And so it was with shitstorm.

After seeing it in that flyer, it began to appear with greater frequency. An article here, a radio program there. And always in the context of social media. It seems the Swiss had even invented a scale to measure the relative shittiness of a social media shitstorm.

Our chief financial officer approached me one day regarding a potential social media consultant he had sent my way, “You know, I was just thinking, they might be able to help when you’re having a shitstorm or something.”

We hadn’t really confronted any full blown social media shitstorms yet, plenty of regular media shitstorms, but not so many of the social variety. But it was comforting to know that when a shitstorm rears its ugly head, we will be at the ready.

I asked friends why people don’t  just translate the word into German – der Scheißesturm – and they looked at me as if crazy. Like a literal storm composed of shit? No, you would never ever say that. But ‘der Shitstorm’  is okay? Yes.

There were times when I felt like I was just noticing it because I was tuned into it. Like when I bought my first Subaru and noted every Subaru on the street thinking I had never seen so many before. But it was just because my perception had been tuned to Subaru. Was I now cursed to consciously note every occurrence of the word shitstorm?

And so it was with great relief when I saw an article in the Guardian noting that shitstorm was among 5,000 words that officially entered the German lexicon this year as of late June. It states that the word shitstorm was first noted in 2010 – coincidentally the same year I arrived. Perhaps my arrival was the tip of the proverbial shitstorm turtlehead? Or maybe just a drop in the bucket. I don’t if we could ever be sure.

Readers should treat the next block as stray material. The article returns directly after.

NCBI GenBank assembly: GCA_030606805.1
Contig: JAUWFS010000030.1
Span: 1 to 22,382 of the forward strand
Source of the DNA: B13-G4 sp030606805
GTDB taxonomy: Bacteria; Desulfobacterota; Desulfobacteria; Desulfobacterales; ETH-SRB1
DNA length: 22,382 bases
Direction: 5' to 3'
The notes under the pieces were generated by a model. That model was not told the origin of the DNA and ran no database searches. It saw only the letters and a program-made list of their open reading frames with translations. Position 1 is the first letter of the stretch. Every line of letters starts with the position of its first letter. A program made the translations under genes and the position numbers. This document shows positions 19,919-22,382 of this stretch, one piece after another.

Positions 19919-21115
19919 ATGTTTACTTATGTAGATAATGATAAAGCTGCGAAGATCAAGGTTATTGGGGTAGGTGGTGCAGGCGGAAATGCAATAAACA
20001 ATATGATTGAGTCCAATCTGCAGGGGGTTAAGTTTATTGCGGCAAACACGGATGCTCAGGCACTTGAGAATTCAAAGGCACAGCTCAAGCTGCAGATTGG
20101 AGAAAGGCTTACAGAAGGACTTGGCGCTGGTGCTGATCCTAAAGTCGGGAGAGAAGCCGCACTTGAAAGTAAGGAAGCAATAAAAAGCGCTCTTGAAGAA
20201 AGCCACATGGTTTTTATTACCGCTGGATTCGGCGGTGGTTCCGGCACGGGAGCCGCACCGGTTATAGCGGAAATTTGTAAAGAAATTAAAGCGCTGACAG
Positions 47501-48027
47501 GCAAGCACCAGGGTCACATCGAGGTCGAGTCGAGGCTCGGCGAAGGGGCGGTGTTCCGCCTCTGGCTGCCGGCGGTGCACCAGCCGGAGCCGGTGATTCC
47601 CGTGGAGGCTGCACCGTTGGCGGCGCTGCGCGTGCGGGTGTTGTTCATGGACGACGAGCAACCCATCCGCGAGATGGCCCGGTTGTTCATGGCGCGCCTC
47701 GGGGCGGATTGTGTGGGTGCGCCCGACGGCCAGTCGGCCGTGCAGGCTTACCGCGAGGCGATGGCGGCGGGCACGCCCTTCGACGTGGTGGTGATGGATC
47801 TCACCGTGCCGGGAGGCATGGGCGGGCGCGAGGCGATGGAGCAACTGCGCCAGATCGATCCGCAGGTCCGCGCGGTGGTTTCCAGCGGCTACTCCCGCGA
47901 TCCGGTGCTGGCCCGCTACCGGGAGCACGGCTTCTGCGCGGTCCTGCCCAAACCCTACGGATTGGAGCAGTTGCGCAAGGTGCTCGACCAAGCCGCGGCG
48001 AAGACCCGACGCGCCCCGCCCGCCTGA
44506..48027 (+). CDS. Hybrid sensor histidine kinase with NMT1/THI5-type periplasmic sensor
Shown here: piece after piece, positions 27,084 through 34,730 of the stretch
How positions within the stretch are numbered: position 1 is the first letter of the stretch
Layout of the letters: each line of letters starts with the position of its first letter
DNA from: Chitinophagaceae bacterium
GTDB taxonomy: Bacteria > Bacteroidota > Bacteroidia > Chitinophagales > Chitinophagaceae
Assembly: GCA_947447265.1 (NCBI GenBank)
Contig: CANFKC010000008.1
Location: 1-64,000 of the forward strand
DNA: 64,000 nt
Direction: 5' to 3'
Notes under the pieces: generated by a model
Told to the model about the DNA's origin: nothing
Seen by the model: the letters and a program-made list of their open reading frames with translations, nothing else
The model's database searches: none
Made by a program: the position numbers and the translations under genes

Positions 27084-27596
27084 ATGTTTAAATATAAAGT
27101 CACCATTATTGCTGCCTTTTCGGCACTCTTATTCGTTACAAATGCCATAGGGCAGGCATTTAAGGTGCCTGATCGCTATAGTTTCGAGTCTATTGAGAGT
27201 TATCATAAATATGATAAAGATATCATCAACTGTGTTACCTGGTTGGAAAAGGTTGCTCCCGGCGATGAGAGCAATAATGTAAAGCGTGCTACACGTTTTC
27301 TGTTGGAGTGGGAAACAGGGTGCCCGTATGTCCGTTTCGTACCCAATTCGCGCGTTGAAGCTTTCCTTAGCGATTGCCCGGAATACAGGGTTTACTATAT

But just in case, I am eager to try introducing new English words into the German phrasebook. If you have any clever ideas, please place them in the comment bucket below.

And without further ado, here is the word cloud to accompany this post thanks to the good folks at Wordle where you too can create beautiful word clouds.


drinking, Germany, Light Crap

Enter the Schlager

Dirty Laundry

Dirty Laundry

Pulling my jeans out of the laundry one summer day, I found this. I had carried Dieter Thomas Kuhn for nearly two weeks in my pants to remind me to do a bit of research. His mystical glower, page boy hair, mascara-scarred eyes, and unrepentant chest hair layered into a sequined vest reminded me of Bobby Conn*, whose song ‘Winners‘ is one of the triumphs of modern man.

And so it was my lucky day when Ms. Alina popped up on the Skype chat.

“So there are two tickets here to see Dieter Thomas Kuhn. Want to go?”

“But do you really want to see a schlager show?” I asked.

Schlager, loosely translated as ‘hits’, from the word schlagen or to hit or knock, is the pop music du jour in much of Germany inspiring loathing as much as delight. It is a divider of people. There’s not much middle ground on it, either you’re a lover or a hater. Alina tended toward the latter.

“Well, no one else entered the office raffle, so why not,” came the reply with smiley emoticon.